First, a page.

It’s hard to comprehend the many exceptional live musical series we get to enjoy in downtown Knoxville. From the seasons presented each year by the Knoxville Symphony Orchestra, the Knoxville Jazz Orchestra and Knoxville Opera, to Jazz on the Square and Variety Thursdays. Alive After Five has yielded great music for many years at the Knoxville Museum of Art. Of course, WDVX has spun several great series with the Blue Plate Special being the anchor, but their First Friday Live and Six O’Clock Swerve also deliver the goods.
Tennessee Shines is one of the finest of our series. Developed by WDVX, the series has a long history. I’m not sure when the first show hit (eight years ago or so?), but originally the show was more of a moving variety show of musical artists hosted by Jim Lauderdale in the Bijou. I loved those shows and hated to see the series end – but it re-emerged with host Paige Travis.
The comeback first originated from the Visitor Center stage, but eventually shifted to Boyd’s Jig and Reel where it makes its home now with a new artist and often an author each Wednesday night at 7:00 PM. The radio audience gets an hour and the in-house audience gets an hour-and-a-half, which is a great value for $10.
This past Wednesday featured Andrew Leahey and the Homestead with local author Jack Rentfro. Paige was her usual charming self and Jack shared a creepy story about his Aunt Nin which is part of a collection of stories he’s putting together for a book project. Is Jack Rentfro the Tom Waits of Knoxville?
The Homestead is a revolving circle of musicians (the bass player had not played with the band prior to the week of the performance) around singer/songwriter/guitarist Andrew Leahey. The Nashville-based band delivers a rock and roll beat to a sweet blend of folk-inspired harmonies, perfect hooks and a country-infused sensibility.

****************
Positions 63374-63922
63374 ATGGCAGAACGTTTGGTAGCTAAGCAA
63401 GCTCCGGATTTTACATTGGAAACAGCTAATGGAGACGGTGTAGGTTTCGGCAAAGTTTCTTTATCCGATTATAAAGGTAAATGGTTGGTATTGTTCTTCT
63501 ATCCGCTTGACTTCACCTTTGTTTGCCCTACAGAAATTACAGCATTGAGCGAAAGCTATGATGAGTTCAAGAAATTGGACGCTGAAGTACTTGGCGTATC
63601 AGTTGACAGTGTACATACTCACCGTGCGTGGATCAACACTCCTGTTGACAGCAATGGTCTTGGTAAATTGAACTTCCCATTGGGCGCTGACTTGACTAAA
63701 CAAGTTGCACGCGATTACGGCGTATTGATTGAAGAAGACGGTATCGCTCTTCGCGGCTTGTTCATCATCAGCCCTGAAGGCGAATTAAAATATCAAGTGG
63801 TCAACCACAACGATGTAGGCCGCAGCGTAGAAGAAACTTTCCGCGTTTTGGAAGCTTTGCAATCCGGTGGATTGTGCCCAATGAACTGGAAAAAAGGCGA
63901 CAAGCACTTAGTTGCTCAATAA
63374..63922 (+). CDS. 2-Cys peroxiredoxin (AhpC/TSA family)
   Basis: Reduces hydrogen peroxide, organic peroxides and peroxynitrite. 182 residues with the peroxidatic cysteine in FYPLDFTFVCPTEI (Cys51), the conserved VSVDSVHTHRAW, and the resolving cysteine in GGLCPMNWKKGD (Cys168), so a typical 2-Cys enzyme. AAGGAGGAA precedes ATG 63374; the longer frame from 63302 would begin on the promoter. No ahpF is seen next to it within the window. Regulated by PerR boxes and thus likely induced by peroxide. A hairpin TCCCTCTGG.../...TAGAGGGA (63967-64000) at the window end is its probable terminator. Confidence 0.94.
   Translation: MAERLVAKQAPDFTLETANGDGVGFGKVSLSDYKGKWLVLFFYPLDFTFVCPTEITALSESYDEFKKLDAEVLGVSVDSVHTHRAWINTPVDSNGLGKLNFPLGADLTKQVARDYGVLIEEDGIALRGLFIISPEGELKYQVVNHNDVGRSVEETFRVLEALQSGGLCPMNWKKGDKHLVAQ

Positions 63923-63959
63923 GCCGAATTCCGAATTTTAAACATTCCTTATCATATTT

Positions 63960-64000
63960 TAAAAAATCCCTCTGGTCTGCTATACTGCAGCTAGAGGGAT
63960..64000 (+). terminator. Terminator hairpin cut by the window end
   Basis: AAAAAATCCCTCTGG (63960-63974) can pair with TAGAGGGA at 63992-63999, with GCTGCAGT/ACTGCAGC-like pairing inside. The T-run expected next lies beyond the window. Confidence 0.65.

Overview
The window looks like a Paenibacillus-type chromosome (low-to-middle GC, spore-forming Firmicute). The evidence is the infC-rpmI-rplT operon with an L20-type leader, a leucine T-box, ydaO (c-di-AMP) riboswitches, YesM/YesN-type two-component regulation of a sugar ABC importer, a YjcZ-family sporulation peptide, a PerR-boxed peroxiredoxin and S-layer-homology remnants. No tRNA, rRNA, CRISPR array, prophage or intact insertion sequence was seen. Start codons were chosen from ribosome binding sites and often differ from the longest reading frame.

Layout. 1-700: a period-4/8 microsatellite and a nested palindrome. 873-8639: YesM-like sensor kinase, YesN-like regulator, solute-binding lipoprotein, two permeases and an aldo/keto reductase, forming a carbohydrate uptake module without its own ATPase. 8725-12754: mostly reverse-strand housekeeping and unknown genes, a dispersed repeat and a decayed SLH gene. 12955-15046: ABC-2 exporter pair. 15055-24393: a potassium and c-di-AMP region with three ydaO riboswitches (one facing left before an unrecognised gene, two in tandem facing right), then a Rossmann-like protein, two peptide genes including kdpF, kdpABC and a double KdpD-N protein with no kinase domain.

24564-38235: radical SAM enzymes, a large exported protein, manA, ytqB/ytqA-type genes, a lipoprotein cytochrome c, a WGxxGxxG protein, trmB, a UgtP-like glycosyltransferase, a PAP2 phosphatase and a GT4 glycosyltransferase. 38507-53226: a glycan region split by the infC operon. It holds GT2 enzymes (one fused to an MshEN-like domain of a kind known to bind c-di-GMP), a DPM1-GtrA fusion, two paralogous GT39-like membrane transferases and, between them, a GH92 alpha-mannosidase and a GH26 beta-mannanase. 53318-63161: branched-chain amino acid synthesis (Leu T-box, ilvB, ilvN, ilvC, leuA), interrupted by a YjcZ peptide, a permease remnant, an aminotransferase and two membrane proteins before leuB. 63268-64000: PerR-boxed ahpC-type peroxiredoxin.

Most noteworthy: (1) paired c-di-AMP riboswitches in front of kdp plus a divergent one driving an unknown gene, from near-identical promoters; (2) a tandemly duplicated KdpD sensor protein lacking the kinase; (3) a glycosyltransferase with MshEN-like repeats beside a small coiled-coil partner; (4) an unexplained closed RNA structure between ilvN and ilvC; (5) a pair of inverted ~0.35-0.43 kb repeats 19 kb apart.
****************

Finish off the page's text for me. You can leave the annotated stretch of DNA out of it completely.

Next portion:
Andrew’s recent back-story has garnered significant attention. In 2013, with successful tours under their belts and good forward momentum, Andrew was diagnosed with a brain tumor which would have certainly destroyed his hearing in one ear. With surgery he was given a 50% chance of losing hearing in one ear. Fortunately, his hearing was preserved and he was given what he terms a “second chance.”
He and the current incarnation of the band have jumped on that chance. They’ve since returned to touring – opening for Emmylou Harris among others – and they have a new album set to come out in May. While the music doesn’t “sound like” anyone else and blazes its own unique path, there are echoes, certainly, of Tom Petty – think Tom Petty at his most country – of Wilco, perhaps and even further back, the Byrds at their more country turns. The Byrds, of course, were a big influence on Tom Petty and so it goes.
The set at Boyd’s was excellent. I’m always amazed at how seamlessly (to audience ears) musicians can blend on songs that not all of them know equally well. Andrew’s warmth and home-like comfort invites the audience into a relationship of sorts and that night felt like a kitchen concert – albeit with very talented musicians. I’m a sucker for harmonies and great hooks and each stayed front-and-center for the great performance. You’ll have a chance to hear them again in February 16 at Preservation Pub and rumor is they will perform at Blankfest in August.
They also have self-titled CD from 2011 and “Summer Sleeves,” an EP from 2013, both available on Itunes. A new disk – from which they played a number of songs Wednesday night – will be released in May. I’ve included a video sample of their work below and, hopefully, later this weekend I’ll have the rest of the photographs posted to the Inside of Knoxville Facebook page. I’ve also started posting daily (or so) photographs to Instagram after being shamed by a 75-year-old woman this week for not being on the Instagram, so there you go – follow me there, if you’d like for various photographs as I traipse about the city.